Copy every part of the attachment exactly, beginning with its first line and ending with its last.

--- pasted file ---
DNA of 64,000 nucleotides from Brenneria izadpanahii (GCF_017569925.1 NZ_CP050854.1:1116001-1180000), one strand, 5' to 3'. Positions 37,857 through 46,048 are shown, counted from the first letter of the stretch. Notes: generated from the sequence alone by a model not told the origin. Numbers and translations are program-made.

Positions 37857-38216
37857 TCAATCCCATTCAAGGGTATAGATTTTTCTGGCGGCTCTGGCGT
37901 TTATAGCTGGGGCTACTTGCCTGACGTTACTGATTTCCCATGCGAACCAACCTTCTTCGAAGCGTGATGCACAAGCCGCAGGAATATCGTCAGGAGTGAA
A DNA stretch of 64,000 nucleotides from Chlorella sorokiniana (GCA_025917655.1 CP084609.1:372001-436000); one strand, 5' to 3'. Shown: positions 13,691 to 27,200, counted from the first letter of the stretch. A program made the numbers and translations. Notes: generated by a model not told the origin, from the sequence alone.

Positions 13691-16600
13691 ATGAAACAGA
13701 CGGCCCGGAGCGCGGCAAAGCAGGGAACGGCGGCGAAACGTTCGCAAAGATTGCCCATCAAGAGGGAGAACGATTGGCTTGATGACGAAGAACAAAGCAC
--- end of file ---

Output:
DNA of 64,000 nucleotides from Brenneria izadpanahii (GCF_017569925.1 NZ_CP050854.1:1116001-1180000), one strand, 5' to 3'. Positions 37,857 through 46,048 are shown, counted from the first letter of the stretch. Notes: generated from the sequence alone by a model not told the origin. Numbers and translations are program-made.

Positions 37857-38216
37857 TCAATCCCATTCAAGGGTATAGATTTTTCTGGCGGCTCTGGCGT
37901 TTATAGCTGGGGCTACTTGCCTGACGTTACTGATTTCCCATGCGAACCAACCTTCTTCGAAGCGTGATGCACAAGCCGCAGGAATATCGTCAGGAGTGAA
A DNA stretch of 64,000 nucleotides from Chlorella sorokiniana (GCA_025917655.1 CP084609.1:372001-436000); one strand, 5' to 3'. Shown: positions 13,691 to 27,200, counted from the first letter of the stretch. A program made the numbers and translations. Notes: generated by a model not told the origin, from the sequence alone.

Positions 13691-16600
13691 ATGAAACAGA
13701 CGGCCCGGAGCGCGGCAAAGCAGGGAACGGCGGCGAAACGTTCGCAAAGATTGCCCATCAAGAGGGAGAACGATTGGCTTGATGACGAAGAACAAAGCAC